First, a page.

EU and China will try to get globalisation back on track at summit
Top diplomats from the two sides will meet in Beijing from April 18 to 20
Top diplomats from China and the European Union will chart out a course to maintain globalisation and offset the impact of populism and protectionism when they meet next week.
State Councillor Yang Jiechi and Frederica Mogherini – the EU’s foreign affairs representative and the vice-president of the European Commission – will lead the 7th EU-China Strategic Dialogue in Beijing from April 18th to 20th.
It will be the first high-level exchange between these two of the world’s three biggest economies since Donald Trump took office in the White House and Britain began its “Brexit” procedures to leave the EU.
The top diplomats from the two sides would discuss cooperation on global challenges like climate change as well as regional and security issues in preparation for the 19th EU-China summit in Brussels, officials from both sides said earlier. A date has not yet been set for that meeting.
Analysts said getting economic globalisation and political multilateralism back on track was the biggest common interest between China and the EU, and would be the central topic of this month’s dialogue.
“China and the EU need each other in many aspects in present circumstances,” said Wang Yiwei, a European Studies specialist at Renmin University.
“The EU is anxious about the rise of Trumpian ideas,” he said, adding that free trade, open markets and multilateralism had been central to the bloc since its inception.
President Xi Jinping’s speech at Davos in January advocating globalisation and rejecting protectionism had aligned China with the EU, while Xi’s “One Belt, One Road” initiative needed the participation of the Europeans, Wang said.
The EU will be also dealing with a number of internal challenges and uncertainties. Following the Brexit, a surge of populism and xenophobia across Europe will be gauged in upcoming elections in the continent’s major countries, including France and Germany. This was sure to be a concern in the talks between Yang and Mogherini, said Ding Chun, director for the Centre for European Studies at Fudan University.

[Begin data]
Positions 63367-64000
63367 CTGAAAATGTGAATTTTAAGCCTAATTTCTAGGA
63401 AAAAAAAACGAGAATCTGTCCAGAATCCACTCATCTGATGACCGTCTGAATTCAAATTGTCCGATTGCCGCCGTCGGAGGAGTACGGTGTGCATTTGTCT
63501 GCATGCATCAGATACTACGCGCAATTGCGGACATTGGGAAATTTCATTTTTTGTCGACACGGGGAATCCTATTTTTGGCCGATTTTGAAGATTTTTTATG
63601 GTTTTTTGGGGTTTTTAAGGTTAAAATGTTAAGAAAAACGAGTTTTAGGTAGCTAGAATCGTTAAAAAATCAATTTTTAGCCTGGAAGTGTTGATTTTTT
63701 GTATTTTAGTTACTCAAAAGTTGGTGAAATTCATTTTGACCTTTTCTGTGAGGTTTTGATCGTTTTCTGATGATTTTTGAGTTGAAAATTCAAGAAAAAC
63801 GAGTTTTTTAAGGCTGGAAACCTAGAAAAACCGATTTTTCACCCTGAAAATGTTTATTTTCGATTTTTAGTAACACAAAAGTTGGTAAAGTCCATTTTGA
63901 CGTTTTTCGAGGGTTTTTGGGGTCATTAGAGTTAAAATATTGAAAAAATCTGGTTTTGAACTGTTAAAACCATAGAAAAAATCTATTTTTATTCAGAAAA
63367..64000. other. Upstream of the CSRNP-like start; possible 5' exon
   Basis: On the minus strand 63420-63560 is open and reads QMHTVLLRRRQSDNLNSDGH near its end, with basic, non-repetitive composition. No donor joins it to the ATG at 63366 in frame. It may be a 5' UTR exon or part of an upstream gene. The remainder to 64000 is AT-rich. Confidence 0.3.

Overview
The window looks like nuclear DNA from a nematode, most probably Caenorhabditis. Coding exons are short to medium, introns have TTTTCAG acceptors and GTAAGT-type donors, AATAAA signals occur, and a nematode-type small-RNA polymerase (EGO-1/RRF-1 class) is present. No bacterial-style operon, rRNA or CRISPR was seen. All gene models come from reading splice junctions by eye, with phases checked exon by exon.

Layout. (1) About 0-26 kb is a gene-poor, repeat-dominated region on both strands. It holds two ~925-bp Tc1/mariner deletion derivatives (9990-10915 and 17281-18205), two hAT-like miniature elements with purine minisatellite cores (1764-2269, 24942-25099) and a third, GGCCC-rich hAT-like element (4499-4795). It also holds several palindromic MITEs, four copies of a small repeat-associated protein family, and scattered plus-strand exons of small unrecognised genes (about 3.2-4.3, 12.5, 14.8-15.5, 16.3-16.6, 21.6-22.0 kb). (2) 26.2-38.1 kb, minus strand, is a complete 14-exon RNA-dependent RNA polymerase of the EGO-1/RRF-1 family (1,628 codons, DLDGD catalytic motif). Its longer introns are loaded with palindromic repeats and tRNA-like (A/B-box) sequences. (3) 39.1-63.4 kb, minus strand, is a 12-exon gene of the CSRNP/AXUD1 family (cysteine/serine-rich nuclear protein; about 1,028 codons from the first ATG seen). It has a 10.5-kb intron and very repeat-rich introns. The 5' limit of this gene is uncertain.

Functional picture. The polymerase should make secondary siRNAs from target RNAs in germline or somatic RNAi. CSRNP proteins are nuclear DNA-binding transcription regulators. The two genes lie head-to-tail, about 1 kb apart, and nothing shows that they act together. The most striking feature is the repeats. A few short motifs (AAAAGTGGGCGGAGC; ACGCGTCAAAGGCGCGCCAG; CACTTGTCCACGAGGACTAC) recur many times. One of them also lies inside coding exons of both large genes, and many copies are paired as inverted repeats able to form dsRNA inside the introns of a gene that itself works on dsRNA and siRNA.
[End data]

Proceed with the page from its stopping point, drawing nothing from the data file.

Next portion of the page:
Regions at high risk for major conflicts, including Syria and North Korea, would also be featured in the upcoming dialogue, as would counterterrorism, Ding said. “Maintaining world peace and restoring stability in these regions are also critical to both sides.”
Climate change also unites China and the EU, as both have pledged to continue to uphold and implement the Paris Agreement on emissions reductions even though the US is poised to pull out of the deal under the Trump administration.
Making progress on finalising the core items of a bilateral investment treaty between the EU and China, known as the Comprehensive Agreement on Investment, would be a priority this year, the EU’s envoy in Beijing said earlier.
“The EU has to provide high quality public goods for its member states, to strengthen the bonds of the union. This demand could work as a driving force for them to push for a good bilateral investment treaty and other economic cooperation with China, as the TTIP [Transatlantic Trade and Investment Partnership] is almost dead with the US,” said Cui Hongjian, the director of European studies at the China Institute of International Studies.
Despite Chinese and European leaders’ shared public criticisms of protectionism, trade disputes between the two sides are not uncommon. Joerg Wuttke, the president of the EU Chamber of Commerce in China, has said that trade and investment between the two had not been reciprocal and was “below potential” due to China’s lack of market openness.
Meanwhile, Beijing is unhappy about Europe’s rejection of its status as a market economy, and its frequent anti-dumping cases against China. And even if right-wing candidates lose in upcoming national elections in Europe, protectionist trends are bound to have an impact on the policies of the new governments.
“Towards China there is likely to be stronger protectionism,” Ding said.